What you need to know:
About 9.2 million kilogrammes were offered, this was below the 9.7 million kilogrammes offered the same period last year
The East African regional tea auction at Mombasa suffered a 5.4 per cent decline in sales and a price drop.
According to report from the African Tea Brokers Ltd in the just concluded auction held on June 30, and July 1, 2014- a total of 9.2 million kilogrammes were offered, this was below the 9.7 million kilogrammes offered the same period last year-thus indicating a 5.4 per cent decline.
“All together a total of 9.2 million was offered and 8.2 million was sold in this auction,” the report noted.
Of these, Kenya the leading producer offered 6.4 million kilogrammes but was able to sell off a total of 5.8 million kilogrammes.
Uganda the second producer on this auction market offered a total of 1.5 million Kilogramme and sold off 1.2 million kilogrammes.
In the third position was Rwanda which offered a total of 420,000 kilogrammes and was able to sell of 390,000 kilogrammes, Tanzania followed Rwanda in the fourth position with a 405,000 kilogramme offer and sold off 336,000 kilogrammes.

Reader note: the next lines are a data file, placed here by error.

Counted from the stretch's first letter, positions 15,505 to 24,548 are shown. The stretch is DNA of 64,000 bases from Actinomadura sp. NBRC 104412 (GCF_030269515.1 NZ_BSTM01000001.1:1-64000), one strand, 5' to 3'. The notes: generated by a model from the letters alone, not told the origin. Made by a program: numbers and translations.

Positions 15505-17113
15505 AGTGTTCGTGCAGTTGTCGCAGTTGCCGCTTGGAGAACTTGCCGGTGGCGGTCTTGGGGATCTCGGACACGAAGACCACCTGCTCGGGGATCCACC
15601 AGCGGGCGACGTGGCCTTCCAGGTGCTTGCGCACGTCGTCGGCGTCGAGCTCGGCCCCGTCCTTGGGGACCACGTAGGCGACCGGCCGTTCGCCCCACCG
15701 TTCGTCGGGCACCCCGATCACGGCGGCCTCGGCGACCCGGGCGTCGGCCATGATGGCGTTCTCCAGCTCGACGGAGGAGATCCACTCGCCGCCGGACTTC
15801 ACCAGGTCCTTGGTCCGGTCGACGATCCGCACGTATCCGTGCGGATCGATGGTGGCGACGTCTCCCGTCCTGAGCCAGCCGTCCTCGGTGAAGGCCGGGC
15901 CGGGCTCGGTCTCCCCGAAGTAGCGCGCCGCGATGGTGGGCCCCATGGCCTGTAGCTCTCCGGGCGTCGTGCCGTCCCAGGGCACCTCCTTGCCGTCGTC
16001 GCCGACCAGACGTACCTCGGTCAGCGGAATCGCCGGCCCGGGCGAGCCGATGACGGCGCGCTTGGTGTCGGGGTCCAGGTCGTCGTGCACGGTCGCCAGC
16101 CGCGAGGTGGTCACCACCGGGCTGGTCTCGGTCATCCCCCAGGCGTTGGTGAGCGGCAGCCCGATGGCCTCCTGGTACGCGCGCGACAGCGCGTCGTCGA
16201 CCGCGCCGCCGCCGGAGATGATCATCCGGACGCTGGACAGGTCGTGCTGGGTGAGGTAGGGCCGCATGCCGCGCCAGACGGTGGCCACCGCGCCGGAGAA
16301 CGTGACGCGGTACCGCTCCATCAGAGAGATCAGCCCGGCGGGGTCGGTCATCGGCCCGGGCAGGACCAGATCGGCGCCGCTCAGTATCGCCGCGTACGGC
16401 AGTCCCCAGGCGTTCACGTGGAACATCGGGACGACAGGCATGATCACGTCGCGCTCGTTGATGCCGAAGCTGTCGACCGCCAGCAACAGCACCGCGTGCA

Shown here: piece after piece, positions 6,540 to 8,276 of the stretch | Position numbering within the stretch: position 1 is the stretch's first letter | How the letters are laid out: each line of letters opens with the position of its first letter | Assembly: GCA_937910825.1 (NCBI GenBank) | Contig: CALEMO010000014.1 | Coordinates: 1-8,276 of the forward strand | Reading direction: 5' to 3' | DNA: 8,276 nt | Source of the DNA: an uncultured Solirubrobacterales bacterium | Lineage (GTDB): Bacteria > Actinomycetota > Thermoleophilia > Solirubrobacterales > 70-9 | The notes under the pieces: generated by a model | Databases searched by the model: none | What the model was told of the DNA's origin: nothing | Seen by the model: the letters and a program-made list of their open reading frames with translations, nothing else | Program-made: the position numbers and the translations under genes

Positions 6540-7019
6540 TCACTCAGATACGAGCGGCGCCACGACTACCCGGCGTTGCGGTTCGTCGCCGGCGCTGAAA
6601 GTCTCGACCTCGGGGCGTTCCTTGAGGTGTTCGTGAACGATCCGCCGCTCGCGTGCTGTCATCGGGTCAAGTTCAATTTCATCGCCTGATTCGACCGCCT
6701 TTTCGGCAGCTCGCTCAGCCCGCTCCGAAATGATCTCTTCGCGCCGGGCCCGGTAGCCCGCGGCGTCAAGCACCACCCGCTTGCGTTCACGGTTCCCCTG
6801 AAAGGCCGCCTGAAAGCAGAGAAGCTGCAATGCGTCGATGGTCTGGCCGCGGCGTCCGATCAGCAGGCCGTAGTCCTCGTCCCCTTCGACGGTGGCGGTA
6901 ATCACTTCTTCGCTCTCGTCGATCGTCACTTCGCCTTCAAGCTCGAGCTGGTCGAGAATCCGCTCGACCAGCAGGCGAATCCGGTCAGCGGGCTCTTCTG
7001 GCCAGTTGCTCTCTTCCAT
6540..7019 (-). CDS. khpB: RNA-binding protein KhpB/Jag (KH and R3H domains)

Burundi which took the fifth position offering 254,000 kilogrammes and sold off 240,000 kilogrammes. Other countries which offered were Mozambique, Madagascar, and Malawi.
The average total price offered also dropped from last year’s $2.34 (Shs6, 224) down to $1.91 (Shs5, 080) per kilogramme sold.
Kenya was ranked second in terms of price and each kilogramme was sold at $2.07 (Shs5, 506) this was less than the $2.47 (Shs6, 570) it received per kilogramme the previous year.
The report indicates that Rwanda’stea receives the highest price.
This time around Rwanda sold each kilogramme at $2.14 (Shs5, 692) though down from $2.38 (Shs6, 330) it received last year.
Uganda, in this auction, realised a decline in the price as it recorded $1.97 (Shs5, 240) down from $1.81 (Shs4, 814) it received per kilogramme the previous year.
Tanzania attracted the least price in the region and each kilogramme sold at $1.13 (Shs3, 005) down from last year’s $1.67 (Shs4, 442).
Uganda exports more than 90 per cent of its tea through Mombasa. In Kenya, the world’s leading exporter of black tea where the commodity is the top foreign exchange earner, tea prices shot up.